aug 282013
Water on Moon's Surface Hints at Water Below

  NASA-funded lunar research has yielded evidence of water locked in mineral grains on the surface of the Moon from an unknown source deep beneath the surface. The Gibbous Moon (11 days old). Image Credit & Copyright: Robert Gendler  Using data from NASA’s Moon Mineralogy Mapper (M3) instrument aboard the Indian Space Research Organization’s Chandrayaan-1 spacecraft, scientists [continue reading]

mei 182013
Bright Explosion on the Moon

  For the past 8 years, NASA astronomers have been monitoring the Moon for signs of explosions caused by meteoroids hitting the lunar surface. “Lunar meteor showers” have turned out to be more common than anyone expected, with hundreds of detectable impacts occurring every year. They’ve just seen the biggest explosion in the history of the [continue reading]

mei 112013
Where on Earth Did the Moon’s Water Come From?

  Water is perhaps the most important molecule in our Solar System. Figuring out where it came from and how it was distributed within and among the planets can help scientists understand how planets formed and evolved. New research from a team including Carnegie’s Erik Hauri demonstrates that water from the interiors of the Earth [continue reading]

apr 032013
Lunar Crater Contains Traces of Before it was Formed

  Large impacts on the Moon can form wide craters and turn surface rock liquid. Geophysicists once assumed that liquid rock would be homogenous when it cooled. Now researchers have found  evidence that pre-existing mineralogy can survive impact melt.    Pre-existing mineral deposits on the Moon (sinuous melt, above) survived impacts powerful enough to melt [continue reading]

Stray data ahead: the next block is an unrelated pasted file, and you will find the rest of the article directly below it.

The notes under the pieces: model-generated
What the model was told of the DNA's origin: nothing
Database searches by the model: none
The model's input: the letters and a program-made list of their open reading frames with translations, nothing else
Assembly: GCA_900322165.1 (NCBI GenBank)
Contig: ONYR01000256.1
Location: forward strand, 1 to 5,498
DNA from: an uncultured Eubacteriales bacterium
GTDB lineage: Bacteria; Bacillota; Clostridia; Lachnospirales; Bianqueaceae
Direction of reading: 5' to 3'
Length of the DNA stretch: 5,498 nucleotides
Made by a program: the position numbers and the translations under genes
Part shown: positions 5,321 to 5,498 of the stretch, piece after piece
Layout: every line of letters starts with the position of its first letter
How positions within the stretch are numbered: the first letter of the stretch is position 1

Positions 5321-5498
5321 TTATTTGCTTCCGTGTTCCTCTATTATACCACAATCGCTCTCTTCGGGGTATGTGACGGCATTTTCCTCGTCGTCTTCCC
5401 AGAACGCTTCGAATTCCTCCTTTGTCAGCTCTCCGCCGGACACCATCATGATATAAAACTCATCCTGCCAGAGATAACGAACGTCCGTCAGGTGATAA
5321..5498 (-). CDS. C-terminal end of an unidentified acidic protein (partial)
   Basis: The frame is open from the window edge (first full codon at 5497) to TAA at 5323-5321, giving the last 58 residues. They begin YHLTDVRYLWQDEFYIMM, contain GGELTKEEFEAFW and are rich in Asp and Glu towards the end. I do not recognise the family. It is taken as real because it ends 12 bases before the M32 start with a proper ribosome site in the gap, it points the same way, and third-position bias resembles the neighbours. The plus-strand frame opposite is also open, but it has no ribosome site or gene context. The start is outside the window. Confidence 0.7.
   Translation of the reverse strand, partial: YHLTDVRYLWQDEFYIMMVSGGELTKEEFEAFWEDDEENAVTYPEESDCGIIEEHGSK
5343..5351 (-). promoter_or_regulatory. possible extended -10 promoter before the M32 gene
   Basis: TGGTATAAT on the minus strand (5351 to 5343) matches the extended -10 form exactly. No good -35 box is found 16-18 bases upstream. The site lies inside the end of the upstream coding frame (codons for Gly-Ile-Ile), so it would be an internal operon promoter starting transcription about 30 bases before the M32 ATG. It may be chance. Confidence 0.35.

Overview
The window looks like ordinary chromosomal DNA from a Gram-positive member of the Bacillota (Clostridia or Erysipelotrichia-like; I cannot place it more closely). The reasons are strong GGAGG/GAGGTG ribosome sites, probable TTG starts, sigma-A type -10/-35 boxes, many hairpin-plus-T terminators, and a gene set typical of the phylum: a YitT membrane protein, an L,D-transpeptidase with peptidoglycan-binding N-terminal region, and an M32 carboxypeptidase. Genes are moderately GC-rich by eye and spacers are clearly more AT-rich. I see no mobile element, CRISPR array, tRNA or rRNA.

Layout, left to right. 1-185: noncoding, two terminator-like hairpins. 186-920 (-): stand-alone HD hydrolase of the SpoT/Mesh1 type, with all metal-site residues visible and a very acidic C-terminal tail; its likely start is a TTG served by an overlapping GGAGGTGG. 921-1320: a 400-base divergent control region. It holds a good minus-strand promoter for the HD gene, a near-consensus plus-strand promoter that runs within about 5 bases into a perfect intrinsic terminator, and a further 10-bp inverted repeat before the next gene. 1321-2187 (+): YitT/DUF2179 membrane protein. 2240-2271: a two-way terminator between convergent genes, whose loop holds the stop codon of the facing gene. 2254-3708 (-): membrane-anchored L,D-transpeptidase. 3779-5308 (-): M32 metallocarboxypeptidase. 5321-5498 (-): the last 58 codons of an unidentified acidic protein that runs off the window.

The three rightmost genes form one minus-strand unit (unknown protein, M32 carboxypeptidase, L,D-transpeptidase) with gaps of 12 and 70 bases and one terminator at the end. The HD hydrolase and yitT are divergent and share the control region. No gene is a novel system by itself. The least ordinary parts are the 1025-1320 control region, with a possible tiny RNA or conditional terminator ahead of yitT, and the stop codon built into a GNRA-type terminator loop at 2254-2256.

mrt 262013
The Moon and Vesta Share the Same Cosmic History

  The asteroid Vesta, and perhaps other large asteroids, have more in common with Earth’s Moon than previously thought, according to a team of researchers from the NASA Lunar Science Institute (NLSI). Both Vesta and the Moon appear to have been bombarded by the same population of high-speed projectiles four billion years ago. Scientists have [continue reading]

feb 182013
Water Found in Ancient Lunar Rocks

  Traces of water have been detected within the crystalline structure of mineral samples from the lunar highland upper crust obtained during the Apollo missions, according to a University of Michigan researcher and his colleagues. Called the “Genesis Rock,” this lunar sample of unbrecciated anorthosite collected during the Apollo 15 mission was thought to be [continue reading]